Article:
In 2005, when Miranda July swept festivals with her debut feature ME YOU AND EVERYONE WE KNOW, many female experimental film and video makers took note that one of their own had taken the top prize at Cannes. Ten years earlier July, disappointed by the lack of women images makers in the curriculum, left film school for RRIOT GRRL-centric Portland. She created Big Miss Moviola, a video chianletter; she invited ladies all over the country to send in their videos and in return they received a visual mix tape of their movie plus the work of nine other women. The project, now called Joanie 4 Jackie and organized out of Bard College, continues to be an inspirational DIY community of female makers. CATE this week offers several shorts from the recent retrospective of J4J and a short documentary made by July and co-curator Shauna McGarry. This program is sure to be full of hard to find early work by plenty of ladies you may now have heard of. (1983-2003. 90 min, various formats) CL
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More info at www.siskelfilmcenter.org.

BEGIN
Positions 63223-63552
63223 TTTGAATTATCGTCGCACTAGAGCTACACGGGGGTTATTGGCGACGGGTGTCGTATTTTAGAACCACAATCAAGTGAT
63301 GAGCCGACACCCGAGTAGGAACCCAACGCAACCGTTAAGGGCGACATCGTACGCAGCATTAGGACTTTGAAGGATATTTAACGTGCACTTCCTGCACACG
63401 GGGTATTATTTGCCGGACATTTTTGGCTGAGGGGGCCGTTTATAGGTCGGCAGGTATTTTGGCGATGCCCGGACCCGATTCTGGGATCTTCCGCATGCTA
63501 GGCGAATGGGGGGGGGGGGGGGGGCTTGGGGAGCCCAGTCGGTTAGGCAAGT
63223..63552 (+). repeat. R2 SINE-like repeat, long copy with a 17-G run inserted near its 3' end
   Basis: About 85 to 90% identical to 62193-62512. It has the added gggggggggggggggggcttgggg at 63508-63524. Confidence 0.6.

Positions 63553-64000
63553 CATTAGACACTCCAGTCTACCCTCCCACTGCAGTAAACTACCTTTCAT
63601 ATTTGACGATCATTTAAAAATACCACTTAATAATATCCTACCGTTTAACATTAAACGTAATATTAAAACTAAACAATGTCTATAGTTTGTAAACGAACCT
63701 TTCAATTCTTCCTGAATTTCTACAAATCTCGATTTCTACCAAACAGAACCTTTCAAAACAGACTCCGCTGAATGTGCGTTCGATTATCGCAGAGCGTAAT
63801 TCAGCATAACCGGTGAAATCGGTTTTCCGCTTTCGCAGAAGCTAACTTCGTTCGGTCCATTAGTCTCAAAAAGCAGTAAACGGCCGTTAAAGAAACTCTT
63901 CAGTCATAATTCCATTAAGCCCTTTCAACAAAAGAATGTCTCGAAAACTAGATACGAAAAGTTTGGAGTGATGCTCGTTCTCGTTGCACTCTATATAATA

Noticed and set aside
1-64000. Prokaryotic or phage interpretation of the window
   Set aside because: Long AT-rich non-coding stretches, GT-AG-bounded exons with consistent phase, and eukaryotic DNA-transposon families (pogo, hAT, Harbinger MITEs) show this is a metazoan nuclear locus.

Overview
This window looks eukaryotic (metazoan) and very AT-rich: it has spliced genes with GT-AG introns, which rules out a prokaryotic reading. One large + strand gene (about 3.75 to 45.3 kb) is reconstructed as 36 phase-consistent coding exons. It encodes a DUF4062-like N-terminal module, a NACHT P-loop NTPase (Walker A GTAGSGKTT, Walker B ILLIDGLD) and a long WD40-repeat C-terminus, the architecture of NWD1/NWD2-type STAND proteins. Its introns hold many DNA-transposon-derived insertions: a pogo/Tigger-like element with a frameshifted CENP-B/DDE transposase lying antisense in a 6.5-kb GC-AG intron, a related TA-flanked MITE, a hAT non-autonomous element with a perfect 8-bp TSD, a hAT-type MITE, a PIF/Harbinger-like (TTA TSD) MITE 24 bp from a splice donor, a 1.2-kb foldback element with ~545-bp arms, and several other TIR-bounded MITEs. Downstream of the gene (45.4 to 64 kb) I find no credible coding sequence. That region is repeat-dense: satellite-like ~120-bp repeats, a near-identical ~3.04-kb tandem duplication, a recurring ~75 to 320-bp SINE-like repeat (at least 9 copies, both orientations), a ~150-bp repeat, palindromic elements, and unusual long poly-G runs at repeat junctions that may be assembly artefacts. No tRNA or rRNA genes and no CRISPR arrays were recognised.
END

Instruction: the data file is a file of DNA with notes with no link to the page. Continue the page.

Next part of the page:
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More from the Gene Siskel Film Center
George Cukor’s SYLVIA SCARLETT (1935; Friday and Wednesday, 6pm; Jonathan Rosenbaum lectures on Wednesday) features Katherine Hepburn in male-drag and a young Cary Grant. A strange work for all involved, it has become both a touchstone film for queer and feminist studies. The Russian series spotlights a respected silent, Abram Room’s BED AND SOFA (1927; Saturday, 3pm), and an unknown Russian Civil War “western,” AT HOME AMONG STRANGERS, STRANGER AT HOME (1974; Monday, 6pm and Thursday, 8:15pm), by Nikita Mikhalkov. Wim Wender’s much-loved BUENA VISTA SOCIAL CLUB (1999; Tuesday, 8pm) screens in support of a new CD release of the group’s Carnegie Hall concert. The new documentary FLOW: FOR LOVE OF WATER (2008, 93 min, 35mm), by Irena Salina, receives a week-long run. The film explores many of the environmental, political, and business issues surrounding our most important resource. PF